Recognize that some boundaries may need to change for a while – but boundaries are still important.

Right now, you may feel it is important to be available to congregants via phone, e-mail, or text message more often than you typically would. However, this doesn’t mean that you can’t set any boundaries at all. It’s OK to stop working at a certain time of day; after that time, only respond to communications if there is a true emergency. And taking regular time off will be even more important than usual to give yourself a break from the intensity of ministry during this period. Give yourself some time each week, even if it is only part of a day, to rest and renew yourself spiritually.

 

Practice self-compassion.

No one really knows how to do ministry well in these circumstances. We can certainly learn from those who have ministered in the midst of other communal traumas, but we are all trying to figure this out as we go. Be gentle and compassionate with yourself. Offer yourself the grace that you typically offer to others.

Perhaps the most important thing to remember is that what your congregation most needs from you right now is not a new virtual Bible study or seamless online worship—what they most need is you, as healthy and whole as you can be. Self-care practices are vital for keeping us all grounded during a very stressful time; ignoring self-care at a time like this will likely only hurt us and our ministries in the long run. As the Rev. Matthew Crebbin put it in a recent blog post about ministering during disasters, “Do not surrender to the temptation of believing that God needs your own personal destruction to save the world. It’s not only bad personal self-care, it is bad public theology.” Let’s resist that temptation, and instead remind ourselves and those we are in ministry with that each of us is a beloved child of God, worthy of respect and care.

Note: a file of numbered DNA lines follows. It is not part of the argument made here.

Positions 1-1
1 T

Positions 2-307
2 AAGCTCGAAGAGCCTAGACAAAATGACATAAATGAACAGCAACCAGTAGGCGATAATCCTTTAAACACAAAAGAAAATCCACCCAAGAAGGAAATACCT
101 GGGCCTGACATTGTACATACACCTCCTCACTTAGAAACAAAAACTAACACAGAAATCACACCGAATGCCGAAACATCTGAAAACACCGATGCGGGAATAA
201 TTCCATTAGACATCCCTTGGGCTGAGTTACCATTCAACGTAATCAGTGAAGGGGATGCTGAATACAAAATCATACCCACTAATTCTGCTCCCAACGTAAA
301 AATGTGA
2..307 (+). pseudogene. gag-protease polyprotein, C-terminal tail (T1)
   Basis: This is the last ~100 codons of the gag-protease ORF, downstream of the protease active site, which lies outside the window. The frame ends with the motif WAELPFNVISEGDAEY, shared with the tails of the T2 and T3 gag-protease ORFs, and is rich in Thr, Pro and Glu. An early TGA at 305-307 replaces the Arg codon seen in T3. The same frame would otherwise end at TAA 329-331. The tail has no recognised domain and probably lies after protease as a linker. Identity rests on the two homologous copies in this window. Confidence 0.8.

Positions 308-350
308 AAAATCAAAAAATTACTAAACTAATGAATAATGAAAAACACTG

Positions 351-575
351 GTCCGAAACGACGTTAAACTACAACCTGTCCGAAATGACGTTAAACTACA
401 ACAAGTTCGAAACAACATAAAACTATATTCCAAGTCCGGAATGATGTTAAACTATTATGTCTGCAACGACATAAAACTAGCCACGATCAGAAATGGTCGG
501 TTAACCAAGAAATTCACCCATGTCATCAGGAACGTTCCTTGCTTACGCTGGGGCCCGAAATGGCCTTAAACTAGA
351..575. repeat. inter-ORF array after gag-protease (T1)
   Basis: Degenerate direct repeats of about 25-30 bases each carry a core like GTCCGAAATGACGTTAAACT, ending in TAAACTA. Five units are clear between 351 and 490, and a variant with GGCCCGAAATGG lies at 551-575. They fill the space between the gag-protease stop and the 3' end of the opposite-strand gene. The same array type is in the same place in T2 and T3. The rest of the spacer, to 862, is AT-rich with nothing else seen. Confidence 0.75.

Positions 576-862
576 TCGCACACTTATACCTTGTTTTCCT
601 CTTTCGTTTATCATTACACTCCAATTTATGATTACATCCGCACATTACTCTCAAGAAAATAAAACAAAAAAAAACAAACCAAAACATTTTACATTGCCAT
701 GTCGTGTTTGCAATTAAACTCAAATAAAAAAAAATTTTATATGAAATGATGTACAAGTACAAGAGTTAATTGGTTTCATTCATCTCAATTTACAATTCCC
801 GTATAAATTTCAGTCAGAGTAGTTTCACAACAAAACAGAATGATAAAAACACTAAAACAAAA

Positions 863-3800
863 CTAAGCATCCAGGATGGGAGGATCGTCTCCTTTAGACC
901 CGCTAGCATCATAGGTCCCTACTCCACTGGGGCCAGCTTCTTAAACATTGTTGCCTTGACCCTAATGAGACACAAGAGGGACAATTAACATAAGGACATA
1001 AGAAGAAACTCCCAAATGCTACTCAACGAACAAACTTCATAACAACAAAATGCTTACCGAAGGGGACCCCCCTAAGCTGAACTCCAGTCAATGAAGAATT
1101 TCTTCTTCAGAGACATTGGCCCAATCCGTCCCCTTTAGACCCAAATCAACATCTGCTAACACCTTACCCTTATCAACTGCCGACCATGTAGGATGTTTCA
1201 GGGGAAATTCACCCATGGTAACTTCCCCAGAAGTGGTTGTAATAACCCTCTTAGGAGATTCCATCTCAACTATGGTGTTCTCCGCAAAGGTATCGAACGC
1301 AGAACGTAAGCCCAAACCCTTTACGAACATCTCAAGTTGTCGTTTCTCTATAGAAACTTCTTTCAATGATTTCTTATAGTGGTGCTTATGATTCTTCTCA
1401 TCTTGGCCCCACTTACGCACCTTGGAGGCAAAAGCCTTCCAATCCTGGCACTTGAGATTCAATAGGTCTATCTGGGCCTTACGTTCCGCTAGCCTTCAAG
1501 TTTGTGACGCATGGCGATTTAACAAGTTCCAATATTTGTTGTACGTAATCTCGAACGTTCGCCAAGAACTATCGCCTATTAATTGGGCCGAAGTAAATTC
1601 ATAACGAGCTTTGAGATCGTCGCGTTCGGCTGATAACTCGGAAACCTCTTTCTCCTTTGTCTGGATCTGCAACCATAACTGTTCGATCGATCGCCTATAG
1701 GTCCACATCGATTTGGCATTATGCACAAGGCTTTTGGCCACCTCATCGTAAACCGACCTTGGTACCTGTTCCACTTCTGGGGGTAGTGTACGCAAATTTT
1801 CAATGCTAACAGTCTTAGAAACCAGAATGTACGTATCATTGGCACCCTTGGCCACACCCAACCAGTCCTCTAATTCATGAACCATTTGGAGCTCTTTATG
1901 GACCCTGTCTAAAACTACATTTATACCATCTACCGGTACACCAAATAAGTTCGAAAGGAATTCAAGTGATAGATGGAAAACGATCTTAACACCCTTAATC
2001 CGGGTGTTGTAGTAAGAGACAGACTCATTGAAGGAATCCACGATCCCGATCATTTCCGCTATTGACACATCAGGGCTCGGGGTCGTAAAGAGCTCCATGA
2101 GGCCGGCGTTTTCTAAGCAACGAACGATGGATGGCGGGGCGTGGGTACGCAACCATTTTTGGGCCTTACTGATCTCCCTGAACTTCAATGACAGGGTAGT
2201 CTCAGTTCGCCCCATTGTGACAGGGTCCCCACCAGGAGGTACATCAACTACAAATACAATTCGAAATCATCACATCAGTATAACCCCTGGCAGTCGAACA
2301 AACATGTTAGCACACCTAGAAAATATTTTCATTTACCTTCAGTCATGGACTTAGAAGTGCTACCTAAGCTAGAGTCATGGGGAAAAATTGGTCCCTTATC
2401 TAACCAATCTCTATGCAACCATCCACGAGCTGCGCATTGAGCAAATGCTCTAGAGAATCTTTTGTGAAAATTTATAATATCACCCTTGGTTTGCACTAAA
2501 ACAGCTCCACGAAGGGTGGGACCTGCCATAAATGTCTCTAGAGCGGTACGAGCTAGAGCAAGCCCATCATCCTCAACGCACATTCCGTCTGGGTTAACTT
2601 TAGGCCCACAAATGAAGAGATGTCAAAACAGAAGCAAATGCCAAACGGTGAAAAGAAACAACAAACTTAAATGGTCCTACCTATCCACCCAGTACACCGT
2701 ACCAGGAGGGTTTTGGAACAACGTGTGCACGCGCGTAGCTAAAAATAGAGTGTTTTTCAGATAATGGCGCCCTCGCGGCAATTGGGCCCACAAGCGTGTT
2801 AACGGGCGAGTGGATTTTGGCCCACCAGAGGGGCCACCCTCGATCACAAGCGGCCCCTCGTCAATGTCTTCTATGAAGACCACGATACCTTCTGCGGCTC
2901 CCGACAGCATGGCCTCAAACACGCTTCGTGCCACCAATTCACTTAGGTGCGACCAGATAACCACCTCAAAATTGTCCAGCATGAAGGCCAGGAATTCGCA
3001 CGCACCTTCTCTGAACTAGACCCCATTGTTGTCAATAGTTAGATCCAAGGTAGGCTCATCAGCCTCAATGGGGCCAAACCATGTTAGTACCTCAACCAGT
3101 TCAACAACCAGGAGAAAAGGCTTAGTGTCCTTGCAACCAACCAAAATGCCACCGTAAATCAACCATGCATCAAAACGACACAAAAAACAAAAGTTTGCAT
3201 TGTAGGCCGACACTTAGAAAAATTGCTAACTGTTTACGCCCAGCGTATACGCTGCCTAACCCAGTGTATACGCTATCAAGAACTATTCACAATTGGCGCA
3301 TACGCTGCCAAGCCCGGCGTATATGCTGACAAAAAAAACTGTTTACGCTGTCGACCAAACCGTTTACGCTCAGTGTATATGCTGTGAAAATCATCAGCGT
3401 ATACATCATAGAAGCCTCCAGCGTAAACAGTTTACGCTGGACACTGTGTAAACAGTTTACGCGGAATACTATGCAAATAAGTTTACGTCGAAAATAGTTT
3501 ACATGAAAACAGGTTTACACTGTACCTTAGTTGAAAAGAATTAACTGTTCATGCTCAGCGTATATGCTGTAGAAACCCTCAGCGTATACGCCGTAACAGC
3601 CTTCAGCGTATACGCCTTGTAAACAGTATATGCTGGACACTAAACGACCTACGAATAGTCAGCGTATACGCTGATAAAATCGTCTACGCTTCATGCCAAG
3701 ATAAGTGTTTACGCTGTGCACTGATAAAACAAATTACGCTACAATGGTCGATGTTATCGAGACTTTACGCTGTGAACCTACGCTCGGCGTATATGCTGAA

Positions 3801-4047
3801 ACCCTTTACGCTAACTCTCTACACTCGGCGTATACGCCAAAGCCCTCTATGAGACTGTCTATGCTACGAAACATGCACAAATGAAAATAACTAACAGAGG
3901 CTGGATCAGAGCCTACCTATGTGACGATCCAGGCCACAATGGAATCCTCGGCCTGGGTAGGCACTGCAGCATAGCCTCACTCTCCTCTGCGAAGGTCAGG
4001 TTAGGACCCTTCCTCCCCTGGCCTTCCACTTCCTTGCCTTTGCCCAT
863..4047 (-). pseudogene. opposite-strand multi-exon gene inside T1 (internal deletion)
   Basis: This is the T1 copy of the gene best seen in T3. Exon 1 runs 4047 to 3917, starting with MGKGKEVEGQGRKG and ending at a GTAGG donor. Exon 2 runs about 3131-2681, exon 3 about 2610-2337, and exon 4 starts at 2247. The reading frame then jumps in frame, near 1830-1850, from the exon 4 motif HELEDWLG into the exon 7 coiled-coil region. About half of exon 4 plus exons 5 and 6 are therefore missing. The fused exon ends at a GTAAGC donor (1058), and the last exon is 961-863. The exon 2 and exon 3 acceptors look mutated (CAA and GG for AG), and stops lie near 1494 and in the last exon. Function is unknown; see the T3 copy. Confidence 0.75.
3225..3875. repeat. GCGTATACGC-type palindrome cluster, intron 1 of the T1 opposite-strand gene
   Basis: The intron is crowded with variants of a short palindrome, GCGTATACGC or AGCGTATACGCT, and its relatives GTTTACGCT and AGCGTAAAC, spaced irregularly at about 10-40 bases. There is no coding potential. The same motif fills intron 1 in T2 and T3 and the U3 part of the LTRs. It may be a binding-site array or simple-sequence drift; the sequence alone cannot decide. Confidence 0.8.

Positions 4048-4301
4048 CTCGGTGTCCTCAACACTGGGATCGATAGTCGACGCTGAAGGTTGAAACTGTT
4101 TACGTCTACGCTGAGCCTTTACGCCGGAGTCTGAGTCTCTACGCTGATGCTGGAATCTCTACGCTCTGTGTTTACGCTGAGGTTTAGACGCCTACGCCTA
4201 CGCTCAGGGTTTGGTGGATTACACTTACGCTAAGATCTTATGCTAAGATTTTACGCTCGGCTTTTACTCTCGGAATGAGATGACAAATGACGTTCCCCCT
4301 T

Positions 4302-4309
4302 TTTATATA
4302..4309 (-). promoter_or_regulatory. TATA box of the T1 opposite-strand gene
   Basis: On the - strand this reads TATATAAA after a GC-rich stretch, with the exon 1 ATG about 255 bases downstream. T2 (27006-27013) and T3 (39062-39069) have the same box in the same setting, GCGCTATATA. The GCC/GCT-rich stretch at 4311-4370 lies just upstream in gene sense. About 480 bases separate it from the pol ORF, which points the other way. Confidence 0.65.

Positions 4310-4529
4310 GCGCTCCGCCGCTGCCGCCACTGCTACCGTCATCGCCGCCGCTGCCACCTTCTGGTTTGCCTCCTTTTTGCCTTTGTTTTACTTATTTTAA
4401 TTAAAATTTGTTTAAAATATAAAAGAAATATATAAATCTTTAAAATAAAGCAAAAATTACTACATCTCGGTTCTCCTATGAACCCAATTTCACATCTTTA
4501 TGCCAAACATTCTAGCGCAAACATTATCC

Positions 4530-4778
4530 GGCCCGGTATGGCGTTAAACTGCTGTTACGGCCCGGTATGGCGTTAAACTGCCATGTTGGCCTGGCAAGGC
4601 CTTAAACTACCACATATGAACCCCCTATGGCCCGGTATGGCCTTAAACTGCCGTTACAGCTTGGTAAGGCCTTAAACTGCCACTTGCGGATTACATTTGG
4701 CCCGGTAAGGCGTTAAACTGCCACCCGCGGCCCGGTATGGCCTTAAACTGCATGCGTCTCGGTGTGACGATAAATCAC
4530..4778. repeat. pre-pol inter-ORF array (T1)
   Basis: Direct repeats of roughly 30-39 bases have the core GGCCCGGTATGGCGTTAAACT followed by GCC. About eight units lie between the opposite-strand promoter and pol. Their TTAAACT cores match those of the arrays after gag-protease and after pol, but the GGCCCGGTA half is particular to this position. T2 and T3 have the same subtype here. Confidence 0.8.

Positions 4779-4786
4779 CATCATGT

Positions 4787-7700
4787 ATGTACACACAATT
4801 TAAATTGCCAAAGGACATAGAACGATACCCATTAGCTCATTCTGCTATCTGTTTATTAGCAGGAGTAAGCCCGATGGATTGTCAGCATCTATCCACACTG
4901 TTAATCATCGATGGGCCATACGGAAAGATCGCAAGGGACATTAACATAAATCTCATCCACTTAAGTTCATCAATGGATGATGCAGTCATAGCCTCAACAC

A graduate of Vanderbilt University (Ph.D.), Vanderbilt Divinity School (M.Div.), and Furman University (B.A.), the Rev. Dr. Leanna Fuller is in her element when teaching about caring ministry. Ordained in the United Church of Christ, her most recent book is titled When Christ’s Body is Broken: Anxiety, Identity, and Conflict in Congregations (Wipf and Stock, 2016). Fuller has earned numerous fellowships, awards, and honors. She concerns herself with church conflict, and her book uses two case studies to examine the issue toward constructive outcomes. Fuller advises pastors to develop an intentional plan for dealing with congregational conflict—before the conflict arises! Some of the first steps, she says, include acknowledging that anxiety will be present in such circumstances and that the more serious the conflict the more time it will take to resolve it constructively.